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Dominant & recessive traits in dogs

Updated June 07, 2017

In dog genetics, every gene has two copies, one from each parent. If an individual has two different version of a particular gene, they can interact in two basic ways. A dominant gene will mask the presence of a recessive one. As a result, recessive traits (traits caused by recessive genes) are only expressed in individuals with two identical recessive genes.

Simple Mendelian Traits

Many traits follow the simple dominant and recessive pattern of inheritance. These are called Mendelian traits, after the monk who first noticed these traits. In dogs, Mendelian dominant traits include a correct bite, darker eyes, the presence of a dewlap (loose skin on the neck), long ears, upright ears and a short coat. Mendelian recessive traits include over- or underbites, lighter eye colours, the lack of a dewlap, short ears, floppy ears and a long coat.

Labrador Retriever Coat Color

Labrador Retriever coat colours are determined by two independent sets of genes, called the B- and E-loci. The B-locus determines the presence or absence of black pigment and is dominant over a lack of black pigment. If the dominant gene is present, the Labrador Retriever will be black. If there are two copies of the recessive gene, the dog will be chocolate or yellow, depending on the E-locus. In the E-locus, the gene for chocolate Labrador Retrievers is dominant over the gene for yellow Labrador Retrievers.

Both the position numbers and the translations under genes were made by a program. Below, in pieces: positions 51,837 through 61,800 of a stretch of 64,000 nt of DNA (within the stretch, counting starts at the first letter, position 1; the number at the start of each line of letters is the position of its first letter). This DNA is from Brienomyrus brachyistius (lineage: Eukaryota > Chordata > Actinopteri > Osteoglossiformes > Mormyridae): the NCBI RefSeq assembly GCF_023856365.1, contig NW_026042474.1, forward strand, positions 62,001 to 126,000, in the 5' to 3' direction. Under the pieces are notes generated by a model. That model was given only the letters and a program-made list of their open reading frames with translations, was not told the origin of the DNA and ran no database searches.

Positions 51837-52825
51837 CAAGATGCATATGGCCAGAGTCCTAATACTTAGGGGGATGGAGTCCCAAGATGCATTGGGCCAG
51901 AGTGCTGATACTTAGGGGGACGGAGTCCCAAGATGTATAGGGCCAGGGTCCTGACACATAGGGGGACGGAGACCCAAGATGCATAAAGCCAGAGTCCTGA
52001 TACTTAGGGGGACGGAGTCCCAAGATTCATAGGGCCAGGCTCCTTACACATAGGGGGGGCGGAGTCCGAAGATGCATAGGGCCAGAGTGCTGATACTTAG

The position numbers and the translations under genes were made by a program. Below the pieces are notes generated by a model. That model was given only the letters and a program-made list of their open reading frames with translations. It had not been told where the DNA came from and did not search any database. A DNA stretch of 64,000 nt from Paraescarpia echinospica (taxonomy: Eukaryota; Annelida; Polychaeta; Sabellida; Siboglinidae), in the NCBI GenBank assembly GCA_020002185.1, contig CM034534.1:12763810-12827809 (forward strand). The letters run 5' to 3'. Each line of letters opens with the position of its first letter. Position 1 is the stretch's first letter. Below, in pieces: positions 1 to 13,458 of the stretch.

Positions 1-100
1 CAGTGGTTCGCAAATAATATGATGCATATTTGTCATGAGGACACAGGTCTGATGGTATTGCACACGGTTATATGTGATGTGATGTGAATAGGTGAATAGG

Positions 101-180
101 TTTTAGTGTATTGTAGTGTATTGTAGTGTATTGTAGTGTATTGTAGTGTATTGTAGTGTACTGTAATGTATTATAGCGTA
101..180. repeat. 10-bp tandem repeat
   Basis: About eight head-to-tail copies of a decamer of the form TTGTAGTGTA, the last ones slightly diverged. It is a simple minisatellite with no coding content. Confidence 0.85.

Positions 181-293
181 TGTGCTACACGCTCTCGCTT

X-linked Diseases

Some diseases involve the sex chromosomes, the X and Y chromosomes. Since the Y-chromosome only has a few genes on it, most of these genes act differently in male dogs. In females, these genes act like regular dominant or recessive genes. But in males, only one gene is present. This means that even if there is only one recessive allele, it acts like a dominant allele in males. Disorders that follow this pattern include progressive retinal atrophy in Huskies and X-linked severe combined immunodeficiency in Basset Hounds and Corgis.

Personality

Temperament in dogs is a complex trait. More than two genes control a dog's personality, and environment influences it, so it does not always follow a simple pattern. However, there are some generalisation that are generally accepted. For example, it appears that intelligence is genetically dominant over unintelligent genes. Also, an even-keeled temperament is recessive to both a shy temperament and a vicious temperament.

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